July 16, 2019
Setting ecological expectations for adaptive management of marine protected areas
Publisher: British Ecological Society
Funders: California Ocean Protection Council, California Sea Grant, David and Lucile Packard Foundation, National Science Foundation
Authors: Alan Hastings, Dan Malone, J. Wilson White, Kerry J. Nickols, Louis W. Botsford, Marissa L. Baskett, Mark H. Carr, Richard M. Starr
- Marine Protected Areas (MPAs) are being implemented worldwide, yet there are few cases where managers make specific predictions of the response of previously harvested populations to MPA implementation.
- Such predictions are needed to evaluate whether MPAs are working as expected, and if not, why. This evaluation is necessary to perform adaptive management, identifying whether and when adjustments to management might be necessary to achieve MPA goals.
- Using monitoring data and population models, we quantified expected responses of targeted species to MPA implementation and compared them to monitoring data.
- The model required two factors to explain observed responses in MPAs: (a) pre‐MPA harvest rates, which can vary at local spatial scales, and (b) recruitment variability before and after MPA establishment. Low recruitment years before MPA establishment in our study system drove deviations from expected equilibrium population size distributions and introduced an additional time lag to response detectability.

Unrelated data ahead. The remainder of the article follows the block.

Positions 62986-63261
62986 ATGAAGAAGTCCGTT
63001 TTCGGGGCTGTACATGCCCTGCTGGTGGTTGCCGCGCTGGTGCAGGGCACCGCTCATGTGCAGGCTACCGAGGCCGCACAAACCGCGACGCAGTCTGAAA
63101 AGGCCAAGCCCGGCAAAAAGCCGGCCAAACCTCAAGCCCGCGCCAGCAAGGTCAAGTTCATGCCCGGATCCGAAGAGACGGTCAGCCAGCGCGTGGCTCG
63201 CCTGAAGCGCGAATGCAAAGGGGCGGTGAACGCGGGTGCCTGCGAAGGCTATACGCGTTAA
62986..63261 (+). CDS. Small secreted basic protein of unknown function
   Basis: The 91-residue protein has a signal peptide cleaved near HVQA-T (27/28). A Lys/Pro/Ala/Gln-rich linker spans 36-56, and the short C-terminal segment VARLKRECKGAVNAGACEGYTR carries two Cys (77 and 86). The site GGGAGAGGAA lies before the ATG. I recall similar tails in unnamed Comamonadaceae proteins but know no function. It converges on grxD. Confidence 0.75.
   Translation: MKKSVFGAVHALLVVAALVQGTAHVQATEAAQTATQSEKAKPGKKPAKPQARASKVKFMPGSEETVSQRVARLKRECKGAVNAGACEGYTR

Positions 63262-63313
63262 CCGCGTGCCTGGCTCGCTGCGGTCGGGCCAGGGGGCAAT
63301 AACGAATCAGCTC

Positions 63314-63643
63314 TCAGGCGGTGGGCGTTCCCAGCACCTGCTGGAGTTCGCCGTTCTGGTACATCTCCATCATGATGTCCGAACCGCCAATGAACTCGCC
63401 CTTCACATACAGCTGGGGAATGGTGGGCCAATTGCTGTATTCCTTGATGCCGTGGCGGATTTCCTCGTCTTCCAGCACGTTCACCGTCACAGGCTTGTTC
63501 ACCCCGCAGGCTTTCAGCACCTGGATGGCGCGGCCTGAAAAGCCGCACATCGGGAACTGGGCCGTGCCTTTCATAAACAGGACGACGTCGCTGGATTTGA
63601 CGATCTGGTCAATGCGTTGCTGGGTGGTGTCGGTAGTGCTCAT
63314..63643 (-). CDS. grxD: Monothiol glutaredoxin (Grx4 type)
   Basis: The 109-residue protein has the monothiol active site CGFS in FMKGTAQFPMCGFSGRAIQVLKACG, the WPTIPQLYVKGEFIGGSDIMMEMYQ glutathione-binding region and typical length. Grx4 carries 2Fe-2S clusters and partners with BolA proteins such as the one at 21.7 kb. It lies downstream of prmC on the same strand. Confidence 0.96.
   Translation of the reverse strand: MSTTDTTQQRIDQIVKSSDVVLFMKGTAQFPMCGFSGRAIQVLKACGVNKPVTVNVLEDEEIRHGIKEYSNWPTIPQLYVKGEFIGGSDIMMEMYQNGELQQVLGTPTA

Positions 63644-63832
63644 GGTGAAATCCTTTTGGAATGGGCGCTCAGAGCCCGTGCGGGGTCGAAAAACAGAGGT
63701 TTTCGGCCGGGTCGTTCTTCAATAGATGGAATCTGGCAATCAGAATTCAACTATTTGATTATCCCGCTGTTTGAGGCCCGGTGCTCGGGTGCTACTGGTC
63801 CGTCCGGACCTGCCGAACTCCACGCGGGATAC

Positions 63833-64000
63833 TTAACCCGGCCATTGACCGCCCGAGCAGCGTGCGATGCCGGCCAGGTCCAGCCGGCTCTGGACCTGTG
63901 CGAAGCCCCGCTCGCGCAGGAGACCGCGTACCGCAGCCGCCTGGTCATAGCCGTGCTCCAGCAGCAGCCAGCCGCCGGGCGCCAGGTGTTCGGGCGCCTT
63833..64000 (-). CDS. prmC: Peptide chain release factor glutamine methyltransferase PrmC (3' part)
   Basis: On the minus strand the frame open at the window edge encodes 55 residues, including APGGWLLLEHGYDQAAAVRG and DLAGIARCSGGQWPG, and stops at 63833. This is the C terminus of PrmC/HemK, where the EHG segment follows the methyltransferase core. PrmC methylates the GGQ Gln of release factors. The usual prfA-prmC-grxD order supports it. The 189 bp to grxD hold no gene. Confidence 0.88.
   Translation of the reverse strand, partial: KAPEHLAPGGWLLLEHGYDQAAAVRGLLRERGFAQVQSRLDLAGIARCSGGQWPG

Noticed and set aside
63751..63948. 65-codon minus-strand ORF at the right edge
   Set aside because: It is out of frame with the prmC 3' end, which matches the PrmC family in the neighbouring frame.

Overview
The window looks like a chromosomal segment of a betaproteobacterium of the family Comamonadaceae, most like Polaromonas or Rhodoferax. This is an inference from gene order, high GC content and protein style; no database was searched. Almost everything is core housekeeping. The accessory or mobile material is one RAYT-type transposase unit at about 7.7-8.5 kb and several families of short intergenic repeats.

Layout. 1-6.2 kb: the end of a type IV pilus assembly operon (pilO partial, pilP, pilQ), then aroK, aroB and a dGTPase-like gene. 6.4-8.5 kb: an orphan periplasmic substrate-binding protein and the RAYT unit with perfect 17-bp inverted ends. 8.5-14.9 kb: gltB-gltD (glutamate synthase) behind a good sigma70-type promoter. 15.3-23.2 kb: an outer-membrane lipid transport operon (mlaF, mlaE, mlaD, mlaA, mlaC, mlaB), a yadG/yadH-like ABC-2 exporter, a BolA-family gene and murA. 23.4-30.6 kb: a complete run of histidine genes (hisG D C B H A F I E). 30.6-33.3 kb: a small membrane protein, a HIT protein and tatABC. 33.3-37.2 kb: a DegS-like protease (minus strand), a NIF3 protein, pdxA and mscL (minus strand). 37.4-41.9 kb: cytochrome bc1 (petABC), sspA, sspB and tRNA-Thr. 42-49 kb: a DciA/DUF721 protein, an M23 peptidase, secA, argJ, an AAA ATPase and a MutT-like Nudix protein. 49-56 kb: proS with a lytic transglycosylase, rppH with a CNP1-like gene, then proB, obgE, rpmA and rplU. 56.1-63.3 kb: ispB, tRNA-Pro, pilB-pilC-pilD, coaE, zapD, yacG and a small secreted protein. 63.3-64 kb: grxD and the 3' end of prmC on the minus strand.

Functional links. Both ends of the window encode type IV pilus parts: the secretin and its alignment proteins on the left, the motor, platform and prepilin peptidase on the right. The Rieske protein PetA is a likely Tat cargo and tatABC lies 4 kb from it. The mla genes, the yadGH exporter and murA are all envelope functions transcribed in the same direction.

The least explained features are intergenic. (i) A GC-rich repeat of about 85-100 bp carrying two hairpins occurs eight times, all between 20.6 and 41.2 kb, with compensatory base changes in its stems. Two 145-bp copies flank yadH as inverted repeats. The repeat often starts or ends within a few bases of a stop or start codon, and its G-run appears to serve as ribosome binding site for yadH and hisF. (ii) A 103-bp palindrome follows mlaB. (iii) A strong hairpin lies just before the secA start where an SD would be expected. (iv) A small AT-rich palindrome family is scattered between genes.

- Synthesis and applications. We combined monitoring data and population models to show how (a) harvest rates prior to Marine Protected Area (MPA) implementation, (b) variability in recruitment, and (c) initial population size structure determine whether a response to MPA establishment is detectable. Pre‐MPA harvest rates across MPAs plays a large role in MPA response detectability, demonstrating the importance of measuring this poorly known parameter. While an intuitive expectation is for response detectability to depend on recruitment variability and stochasticity in population trajectories after MPA establishment, we address the overlooked role of recruitment variability before MPA establishment, which alters the size structure at the time of MPA establishment. These factors provide MPA practitioners with reasons whether or not MPAs may lead to responses of targeted species. Our overall approach provides a framework for a critical step of adaptive management.